Dumpling King

After almost 30 years, Dumpling King Box Hill is still turning out colourful plates of popular Chinese favourites. For plump Dumplings, silky Black Pepper Beef and some of the best Tofu around, give it a go.

Dumpling King

Location: 572 Station St, Box Hill, VIC 3128 Ph: (03) 9890 3719

As the rain lashes the neon-lit streets of Box Hill, if there’s a better place to be sitting in the dry than inside Dumpling King, we don’t know it.

We know it’s not the flashiest Chinese Restaurant in Melbourne. In fact, it’s not even the classiest Chinese establishment in Box Hill. However, this place is an institution for many reasons. Not least its large, but navigable, menu of authentic Chinese favourites.

After all, dozens of businesses have come and gone along this strip of shops and eateries, but Dumpling King Box Hill has stayed. All while a sister joint in Hawthorn has risen and fallen.

Exactly how old the Station Street outlet is, we don’t know, but suffice to say it’s been here since the mid-1990s. Not a bad innings.

The Space

From the pavement, Dumpling King has little to make it stand-out from the other Asian dining spots in the areas. The top half of the window is given over to fluorescent writing telling you the name of the place in both Chinese characters and English alphabet: the lower half displays photos of various menu items.

Push open the glass door and you’re in a place of 2 halves. The entrance side of the restaurant is much like so many other cheap and cheerful eateries in the area. Wooden tables wait, set with white tablecloths, small bowls painted with Oriental designs, chopsticks and paper napkins. There’s Chinese art and numerous framed food excellence awards lining the walls and a luminous drinks cabinet and service counter to the back of the room.

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There’s also an archway. Go through, and you’re in another dining room. Similarly decorated to the first, the only major difference is a bar along the rear wall.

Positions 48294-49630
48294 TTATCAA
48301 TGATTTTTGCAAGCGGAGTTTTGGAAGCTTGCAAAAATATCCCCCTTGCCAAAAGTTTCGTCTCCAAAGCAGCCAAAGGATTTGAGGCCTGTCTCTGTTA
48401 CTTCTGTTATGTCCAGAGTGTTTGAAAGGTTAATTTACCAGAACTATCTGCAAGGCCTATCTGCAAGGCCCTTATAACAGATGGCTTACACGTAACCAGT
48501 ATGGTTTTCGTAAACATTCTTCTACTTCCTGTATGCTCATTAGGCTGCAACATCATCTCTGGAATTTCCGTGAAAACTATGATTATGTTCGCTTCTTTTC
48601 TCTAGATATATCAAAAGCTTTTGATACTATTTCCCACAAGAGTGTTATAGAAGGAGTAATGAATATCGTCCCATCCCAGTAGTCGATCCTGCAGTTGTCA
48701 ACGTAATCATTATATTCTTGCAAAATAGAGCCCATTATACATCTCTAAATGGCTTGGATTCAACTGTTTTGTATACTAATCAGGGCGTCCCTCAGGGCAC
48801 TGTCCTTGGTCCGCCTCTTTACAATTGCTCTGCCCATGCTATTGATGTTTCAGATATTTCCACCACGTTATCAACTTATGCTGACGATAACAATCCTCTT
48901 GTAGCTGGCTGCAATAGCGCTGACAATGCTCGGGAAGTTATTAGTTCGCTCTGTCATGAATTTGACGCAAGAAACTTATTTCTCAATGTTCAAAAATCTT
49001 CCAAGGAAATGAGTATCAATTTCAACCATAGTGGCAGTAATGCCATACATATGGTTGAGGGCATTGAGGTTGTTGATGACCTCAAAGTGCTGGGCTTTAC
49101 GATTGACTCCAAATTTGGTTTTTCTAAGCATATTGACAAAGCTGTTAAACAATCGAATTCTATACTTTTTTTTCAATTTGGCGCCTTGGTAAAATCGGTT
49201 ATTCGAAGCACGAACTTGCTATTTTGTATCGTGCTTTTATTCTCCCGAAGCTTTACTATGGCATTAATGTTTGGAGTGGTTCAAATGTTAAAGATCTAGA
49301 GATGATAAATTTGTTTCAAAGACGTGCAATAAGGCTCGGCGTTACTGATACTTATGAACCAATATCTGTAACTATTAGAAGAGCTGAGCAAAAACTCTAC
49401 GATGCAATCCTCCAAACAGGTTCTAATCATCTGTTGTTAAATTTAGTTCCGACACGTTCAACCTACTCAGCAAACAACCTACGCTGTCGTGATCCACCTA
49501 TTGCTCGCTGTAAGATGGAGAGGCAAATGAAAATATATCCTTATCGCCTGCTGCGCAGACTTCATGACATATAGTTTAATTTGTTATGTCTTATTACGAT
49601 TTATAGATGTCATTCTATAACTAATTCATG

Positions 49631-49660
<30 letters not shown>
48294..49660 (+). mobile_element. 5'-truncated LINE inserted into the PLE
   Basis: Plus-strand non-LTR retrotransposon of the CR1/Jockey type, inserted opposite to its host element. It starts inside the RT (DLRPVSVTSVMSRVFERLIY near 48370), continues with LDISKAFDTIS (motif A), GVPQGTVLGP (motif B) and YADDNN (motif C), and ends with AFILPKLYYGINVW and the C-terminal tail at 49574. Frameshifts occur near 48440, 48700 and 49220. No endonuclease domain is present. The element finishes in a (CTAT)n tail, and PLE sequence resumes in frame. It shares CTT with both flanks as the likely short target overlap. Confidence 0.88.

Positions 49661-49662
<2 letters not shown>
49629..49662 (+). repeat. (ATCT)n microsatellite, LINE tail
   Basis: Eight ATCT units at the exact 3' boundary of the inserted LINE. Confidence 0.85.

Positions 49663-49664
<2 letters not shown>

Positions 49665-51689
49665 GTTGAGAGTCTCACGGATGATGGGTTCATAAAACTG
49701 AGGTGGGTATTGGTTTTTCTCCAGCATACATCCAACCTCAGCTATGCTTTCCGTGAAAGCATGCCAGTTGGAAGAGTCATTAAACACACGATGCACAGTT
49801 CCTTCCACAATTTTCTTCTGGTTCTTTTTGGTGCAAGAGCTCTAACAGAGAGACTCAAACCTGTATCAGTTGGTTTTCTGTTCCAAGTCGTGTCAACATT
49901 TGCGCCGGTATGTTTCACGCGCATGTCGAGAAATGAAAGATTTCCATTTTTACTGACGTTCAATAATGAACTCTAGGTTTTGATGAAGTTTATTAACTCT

It’s in here that we are shown to a circular table, complete with lazy susan.

The atmosphere is welcoming with a background hum of quiet efficiency.

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The Food

Whether or not Dumpling King holds an allegiance to the cuisine of a particular region of China is unclear. Instead, the menu reads like a greatest hits of dishes that acknowledge the less adventurous palates of many non-Asian Australians. That said, (almost) everything that we eat tastes great and packs plenty of flavour.

As you might expect, there is a decent selection of Dumplings. We consider trying the Pork Dumplings in Soup, but end up with the Pan-Fried Chicken Dumplings. They arrive, crisped skinned and fat with juicy filling. It’s a good start.

For more of the Best Dumplings in Melbourne, see here.

Dumpling King - Pan fried Dumplings

The dishes start arriving in force and we begin eating in earnest.

The Black Pepper Beef comes on an iron skillet and is sticky and glossy, with the meat perfectly velveted. The accompanying Green Capsicum and Celery are crunchy and a nice contrast to the soft Beef.

Dumpling King - Black Pepper Beef

Three in our party have a passion for the fire of Sichuan cooking, so we order the Sichuan Eggplant. Initially, we are slightly disappointed that the plate doesn’t come littered with the bodies of dried chillies, as we’d hoped. However, it is certainly delicious – the Eggplant soft and yielding and the sauce rich and addictive.

To my mind, Tofu can be a real hit or miss ingredient. Happily, at Dumpling King, they hit it out of the park with their take on Salt & Pepper Tofu.

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Light, springy cubes of Tofu, dusted with the ideal amount of seasoning and showered with crispy Shallots. It really is a delight to eat and I defy even the most ardent Tofu-skeptic not to enjoy it.

Another real winner is the Fish Fillets in Ginger. Again, the fish is meltingly tender and the ginger provides just the right amount of heat.

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Less exciting is the Sang Choi Bao. We could have had Pork, Duck or Chicken and go for the latter. Maybe that is where we went wrong? All I know is that it’s an extremely bland version of what is usually a reliably perky choice. Sadly, even a good does of Black Vinegar & Soy Sauce does little to enliven it.

Finally, after demurring over Noodles, we decide on the Vegetable Fried Rice.

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Although the portion-size is plentiful and the rice has good bite, it could, once more, do with a tad more seasoning to give it a bit more pep.

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The Drinks

Dumpling King Box Hill is both BYO and Licensed.

For me, Chinese food tastes best washed down with a beer. Happily, the bar stocks Tsing Tao, so I’m a happy camper.

Others amongst us share a bottle of Pinot Grigio and are also content with their decision.

As I said earlier, there are plenty of soft drinks as well as a full bar, if you desire something different.

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Over All

Having well and truly eaten our fill our bill comes to a very reasonable $40 per head – including drinks.

Honestly, for the quality of the meal as a whole, the attentiveness of our young wait staff and the chilled vibe of the place, if was well worth it.

I suspect we’ll be back again soon.

Faye Keenan
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